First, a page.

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Asia Tops Child Labor and Human Trafficking Activity

Credit: ILO
Credit: ILO

By The Maritime Executive 2019-11-16 18:05:39

A new report indicates that a significant share of child labor and human trafficking in global supply chains occurs in activities such as raw material extraction and agriculture, with South-East Asia having the highest percentage of child labor.

The report, Ending child labour, forced labour and human trafficking in global supply chains, provides the first ever estimates of child labor and human trafficking in global supply chains. According to the latest global estimates, there are 152 million children in child labor and 25 million children and adults in forced labour in the world today. 

Child labor is any work that deprives children of their childhood, their potential and dignity, and that is harmful to physical and mental development. 

The percentage of child labor in global supply chains varies across regions:

•  26 percent in Eastern and South-Eastern Asia.
•  22 percent in Latin America and the Caribbean.
•  12 percent in Central and Southern Asia.
•  12 percent in sub-Saharan Africa.
•  nine percent in northern Africa and Western Asia.

The report underscores the critical role of states in addressing gaps in statutory legislation, enforcement, and access to justice (which create space for non-compliance) and in establishing a framework for responsible business conduct. It also examines how governments can lead by example by integrating due diligence considerations into their own activities as procurers of goods and services, owners of enterprises and providers of credit and loans. For business, the report underscores the need for a comprehensive, whole-of-supply-chain approach to due diligence.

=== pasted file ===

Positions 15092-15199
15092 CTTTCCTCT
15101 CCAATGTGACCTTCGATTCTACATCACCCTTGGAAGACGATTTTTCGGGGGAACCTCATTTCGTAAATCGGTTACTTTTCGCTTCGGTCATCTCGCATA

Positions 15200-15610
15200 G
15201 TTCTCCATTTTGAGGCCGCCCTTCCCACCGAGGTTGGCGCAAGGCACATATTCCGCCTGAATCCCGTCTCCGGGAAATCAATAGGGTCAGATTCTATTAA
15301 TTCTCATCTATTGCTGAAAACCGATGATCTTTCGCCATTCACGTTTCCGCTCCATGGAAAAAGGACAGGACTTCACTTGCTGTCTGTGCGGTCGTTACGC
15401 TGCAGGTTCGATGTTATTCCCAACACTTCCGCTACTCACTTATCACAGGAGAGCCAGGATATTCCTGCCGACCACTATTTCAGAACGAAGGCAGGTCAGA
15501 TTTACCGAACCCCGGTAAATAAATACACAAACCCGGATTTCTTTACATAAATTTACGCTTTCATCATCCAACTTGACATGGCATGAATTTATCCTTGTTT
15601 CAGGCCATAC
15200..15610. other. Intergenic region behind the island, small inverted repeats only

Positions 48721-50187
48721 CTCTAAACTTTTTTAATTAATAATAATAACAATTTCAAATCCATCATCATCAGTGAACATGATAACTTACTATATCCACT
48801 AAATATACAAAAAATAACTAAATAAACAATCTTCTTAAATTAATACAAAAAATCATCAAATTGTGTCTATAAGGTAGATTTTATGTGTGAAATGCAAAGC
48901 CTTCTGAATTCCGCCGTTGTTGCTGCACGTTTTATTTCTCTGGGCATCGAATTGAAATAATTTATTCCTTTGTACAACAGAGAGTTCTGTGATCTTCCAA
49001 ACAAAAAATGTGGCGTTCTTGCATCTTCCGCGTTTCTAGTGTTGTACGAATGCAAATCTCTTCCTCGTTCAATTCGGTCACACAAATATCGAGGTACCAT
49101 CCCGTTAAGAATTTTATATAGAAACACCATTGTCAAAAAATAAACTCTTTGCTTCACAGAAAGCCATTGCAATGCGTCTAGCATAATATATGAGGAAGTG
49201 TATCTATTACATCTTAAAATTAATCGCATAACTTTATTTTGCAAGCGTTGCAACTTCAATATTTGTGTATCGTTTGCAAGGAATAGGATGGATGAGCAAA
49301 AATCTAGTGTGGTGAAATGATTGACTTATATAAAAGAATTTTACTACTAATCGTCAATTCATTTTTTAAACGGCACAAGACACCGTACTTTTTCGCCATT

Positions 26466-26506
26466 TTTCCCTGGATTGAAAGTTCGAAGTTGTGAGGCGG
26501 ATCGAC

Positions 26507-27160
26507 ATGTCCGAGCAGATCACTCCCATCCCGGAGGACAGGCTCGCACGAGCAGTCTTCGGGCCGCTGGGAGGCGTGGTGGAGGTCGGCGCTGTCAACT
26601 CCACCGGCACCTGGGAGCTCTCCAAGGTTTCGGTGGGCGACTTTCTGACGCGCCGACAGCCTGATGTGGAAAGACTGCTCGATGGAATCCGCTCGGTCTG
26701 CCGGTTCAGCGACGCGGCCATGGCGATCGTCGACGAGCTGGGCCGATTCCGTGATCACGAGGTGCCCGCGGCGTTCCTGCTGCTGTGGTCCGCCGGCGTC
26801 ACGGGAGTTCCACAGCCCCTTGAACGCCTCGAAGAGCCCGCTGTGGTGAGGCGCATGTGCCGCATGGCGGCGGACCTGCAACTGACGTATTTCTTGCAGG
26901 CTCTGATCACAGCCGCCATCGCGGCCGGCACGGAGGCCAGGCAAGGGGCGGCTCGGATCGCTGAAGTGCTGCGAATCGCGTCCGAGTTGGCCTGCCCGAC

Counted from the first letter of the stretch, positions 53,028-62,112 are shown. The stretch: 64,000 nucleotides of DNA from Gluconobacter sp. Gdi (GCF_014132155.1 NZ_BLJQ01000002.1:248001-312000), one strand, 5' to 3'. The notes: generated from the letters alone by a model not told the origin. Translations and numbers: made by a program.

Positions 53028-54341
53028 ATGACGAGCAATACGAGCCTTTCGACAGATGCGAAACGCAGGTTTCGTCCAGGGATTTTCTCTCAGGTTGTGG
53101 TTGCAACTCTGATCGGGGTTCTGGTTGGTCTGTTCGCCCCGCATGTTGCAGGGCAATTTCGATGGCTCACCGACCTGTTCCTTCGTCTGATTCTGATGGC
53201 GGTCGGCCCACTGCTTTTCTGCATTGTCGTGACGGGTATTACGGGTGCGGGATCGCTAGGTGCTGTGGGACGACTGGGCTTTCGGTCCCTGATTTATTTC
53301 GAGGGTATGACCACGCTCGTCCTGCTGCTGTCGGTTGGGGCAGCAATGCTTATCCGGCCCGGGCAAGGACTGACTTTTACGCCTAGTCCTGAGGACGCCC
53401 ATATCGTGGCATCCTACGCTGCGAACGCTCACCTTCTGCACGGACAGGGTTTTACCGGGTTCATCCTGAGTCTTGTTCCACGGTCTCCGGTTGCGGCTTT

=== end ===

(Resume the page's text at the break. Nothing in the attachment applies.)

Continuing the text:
The report also outlines a broader preventive approach focused on root causes, including child and family deprivation. “Child labor can have lifelong negative consequences on children’s physical, mental and social development, robbing them of a chance to play and learn,” said UNICEF Executive Director Henrietta Fore. “We need to address the root causes that push children to work, like poverty and violence. We also need concrete solutions to ensure that families have alternative income sources and children have access to quality education and protective services.”

The report was compiled in response to a call by the Group of Twenty (G20) Labour and Employment Ministers to assess violations of core labor rights in global supply chains. The report was produced by the International Labour Organization (ILO), Organization for Economic Cooperation and Development (OECD) , International Organization for Migration (IOM) and the United Nations Children’s Fund (UNICEF) .

Target 8.7 of the Sustainable Development Goals (SDGs) calls on governments around the world to end child labor by 2025 and to put in place effective measures to end forced labor, modern slavery and human trafficking by 2030.

The report is available here.